CHARLESTON -- Gov. Joe Manchin said concerns aired last week that a fund meant to help the poor have a lawyer represent them -- primarily in domestic violence proceedings -- were premature and that the fund would not be cut.
Manchin's proposed budget for the upcoming fiscal year included a $250,000 reduction in funding for the Civil Legal Aid Program. Domestic violence advocates last week bemoaned the proposed cut.
"Without an attorney to assist victims of domestic violence through that process, my fear is that [they] could lose custody of their kids, could lose possession of their homes," Sue Julian, team coordinator for the West Virginia Coalition Against Domestic Violence, told the Charleston Gazette. "They could be forced to stay in a violent relationship."
But Manchin said in a news release that such concerns came at a time when the budget was still in flux.
Manchin's office said the budget proposal that included the cuts was prepared by the state Budget Office and that the governor had not yet had a chance to review the document.
The final budget proposal was delivered to legislative leaders on Thursday as lawmakers prepare to begin a special session today to primarily pass a new budget.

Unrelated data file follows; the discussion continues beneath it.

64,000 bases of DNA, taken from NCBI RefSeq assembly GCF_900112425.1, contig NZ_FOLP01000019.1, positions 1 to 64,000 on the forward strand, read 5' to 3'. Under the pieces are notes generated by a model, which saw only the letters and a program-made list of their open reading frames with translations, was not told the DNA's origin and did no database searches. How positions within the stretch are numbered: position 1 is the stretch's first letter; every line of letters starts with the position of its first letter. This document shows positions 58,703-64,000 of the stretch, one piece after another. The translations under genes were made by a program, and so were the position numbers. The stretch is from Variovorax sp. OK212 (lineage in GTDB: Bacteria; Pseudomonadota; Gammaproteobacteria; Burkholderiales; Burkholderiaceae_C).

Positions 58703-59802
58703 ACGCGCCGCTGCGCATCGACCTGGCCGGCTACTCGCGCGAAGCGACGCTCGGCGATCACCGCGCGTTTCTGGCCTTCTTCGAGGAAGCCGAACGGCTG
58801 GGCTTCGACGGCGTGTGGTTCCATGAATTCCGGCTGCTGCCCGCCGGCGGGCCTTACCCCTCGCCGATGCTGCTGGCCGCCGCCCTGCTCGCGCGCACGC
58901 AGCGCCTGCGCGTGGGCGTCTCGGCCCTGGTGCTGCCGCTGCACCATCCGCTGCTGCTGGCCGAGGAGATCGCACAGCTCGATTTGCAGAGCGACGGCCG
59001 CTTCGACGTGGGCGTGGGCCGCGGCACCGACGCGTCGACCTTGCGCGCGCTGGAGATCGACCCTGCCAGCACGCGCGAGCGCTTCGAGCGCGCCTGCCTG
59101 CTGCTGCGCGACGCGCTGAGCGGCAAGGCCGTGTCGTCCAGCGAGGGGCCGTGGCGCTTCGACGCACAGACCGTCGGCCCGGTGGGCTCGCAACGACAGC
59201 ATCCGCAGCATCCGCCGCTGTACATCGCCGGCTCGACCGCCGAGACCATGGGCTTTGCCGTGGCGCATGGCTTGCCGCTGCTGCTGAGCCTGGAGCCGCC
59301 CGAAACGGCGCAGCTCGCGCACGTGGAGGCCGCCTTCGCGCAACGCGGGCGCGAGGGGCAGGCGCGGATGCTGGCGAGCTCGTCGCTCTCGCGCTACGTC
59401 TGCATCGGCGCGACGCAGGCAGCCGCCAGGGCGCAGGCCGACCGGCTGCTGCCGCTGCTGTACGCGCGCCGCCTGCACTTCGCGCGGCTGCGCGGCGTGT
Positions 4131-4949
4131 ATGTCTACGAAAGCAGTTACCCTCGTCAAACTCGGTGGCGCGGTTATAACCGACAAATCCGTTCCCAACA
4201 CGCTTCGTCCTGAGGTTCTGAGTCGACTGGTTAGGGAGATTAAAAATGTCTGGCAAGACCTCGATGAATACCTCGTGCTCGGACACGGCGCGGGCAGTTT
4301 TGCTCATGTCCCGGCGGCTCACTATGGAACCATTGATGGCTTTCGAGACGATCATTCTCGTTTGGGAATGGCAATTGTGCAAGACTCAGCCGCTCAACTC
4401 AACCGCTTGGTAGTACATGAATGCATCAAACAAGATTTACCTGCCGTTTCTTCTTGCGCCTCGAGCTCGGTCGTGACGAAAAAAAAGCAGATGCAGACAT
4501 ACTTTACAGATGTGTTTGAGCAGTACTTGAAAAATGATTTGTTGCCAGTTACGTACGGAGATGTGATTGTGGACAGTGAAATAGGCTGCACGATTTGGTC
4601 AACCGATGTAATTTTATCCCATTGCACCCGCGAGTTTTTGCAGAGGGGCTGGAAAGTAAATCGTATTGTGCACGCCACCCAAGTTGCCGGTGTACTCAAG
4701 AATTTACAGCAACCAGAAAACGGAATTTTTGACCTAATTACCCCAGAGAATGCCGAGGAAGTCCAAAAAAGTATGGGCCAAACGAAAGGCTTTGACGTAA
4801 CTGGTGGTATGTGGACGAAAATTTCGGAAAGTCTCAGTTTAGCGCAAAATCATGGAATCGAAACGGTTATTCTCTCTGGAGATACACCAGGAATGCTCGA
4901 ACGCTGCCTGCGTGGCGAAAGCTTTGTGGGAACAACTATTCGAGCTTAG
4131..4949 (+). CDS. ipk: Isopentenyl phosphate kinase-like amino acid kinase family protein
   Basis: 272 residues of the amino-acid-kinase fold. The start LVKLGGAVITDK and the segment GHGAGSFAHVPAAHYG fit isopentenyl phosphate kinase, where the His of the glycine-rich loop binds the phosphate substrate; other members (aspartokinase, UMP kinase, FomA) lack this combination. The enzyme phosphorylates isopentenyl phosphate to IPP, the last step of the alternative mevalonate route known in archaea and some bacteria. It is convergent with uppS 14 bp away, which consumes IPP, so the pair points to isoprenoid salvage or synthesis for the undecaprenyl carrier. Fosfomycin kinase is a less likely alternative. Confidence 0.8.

Manchin earlier this year called on department heads throughout state government to make in-house reductions that would total $200 million as the state got caught up in the national recession.
But Manchin said legal aid funding won't be part of the reductions. Manchin's office pointed out that the governor had actually increased funding to legal aid last year by $250,000.
"We were proud to be able to increase that funding last year and will continue our commitment to assist victims of domestic violence," Manchin said in a statement. "This is an important program and I understand the money has been responsibly spent and is helping the victims who need our assistance.
Manchin continued: "While every agency and every line item is studied carefully to determine where we can make reductions to balance our budget, for next year, I have directed our Budget Office and DHHR to find the reductions outside of this program.
"All of us have to step up to the plate and make these necessary adjustments to balance the budget, but in this case, I believe it would be unfair to take them back to the fiscal year 2008 allotment."